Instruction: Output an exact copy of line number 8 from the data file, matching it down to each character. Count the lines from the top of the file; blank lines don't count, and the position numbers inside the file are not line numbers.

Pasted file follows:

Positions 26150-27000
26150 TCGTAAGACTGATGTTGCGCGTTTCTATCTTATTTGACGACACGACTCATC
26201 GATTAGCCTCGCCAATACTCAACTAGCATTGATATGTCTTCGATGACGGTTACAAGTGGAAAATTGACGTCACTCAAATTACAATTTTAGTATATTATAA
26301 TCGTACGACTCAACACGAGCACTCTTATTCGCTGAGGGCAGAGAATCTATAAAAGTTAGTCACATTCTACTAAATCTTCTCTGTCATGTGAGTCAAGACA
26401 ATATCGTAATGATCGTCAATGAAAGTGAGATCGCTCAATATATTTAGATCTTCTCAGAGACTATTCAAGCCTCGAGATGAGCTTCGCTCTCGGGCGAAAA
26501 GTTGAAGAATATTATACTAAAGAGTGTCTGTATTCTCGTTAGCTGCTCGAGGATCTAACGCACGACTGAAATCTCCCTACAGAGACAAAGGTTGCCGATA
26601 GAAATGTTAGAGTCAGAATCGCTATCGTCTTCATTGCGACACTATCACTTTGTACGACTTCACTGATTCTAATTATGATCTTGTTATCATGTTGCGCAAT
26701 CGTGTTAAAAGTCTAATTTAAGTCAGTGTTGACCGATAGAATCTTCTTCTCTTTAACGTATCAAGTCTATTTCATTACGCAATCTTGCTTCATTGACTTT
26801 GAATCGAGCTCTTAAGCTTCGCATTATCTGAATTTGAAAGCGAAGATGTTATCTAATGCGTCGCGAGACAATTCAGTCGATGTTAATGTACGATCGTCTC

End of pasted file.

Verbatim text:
26701 CGTGTTAAAAGTCTAATTTAAGTCAGTGTTGACCGATAGAATCTTCTTCTCTTTAACGTATCAAGTCTATTTCATTACGCAATCTTGCTTCATTGACTTT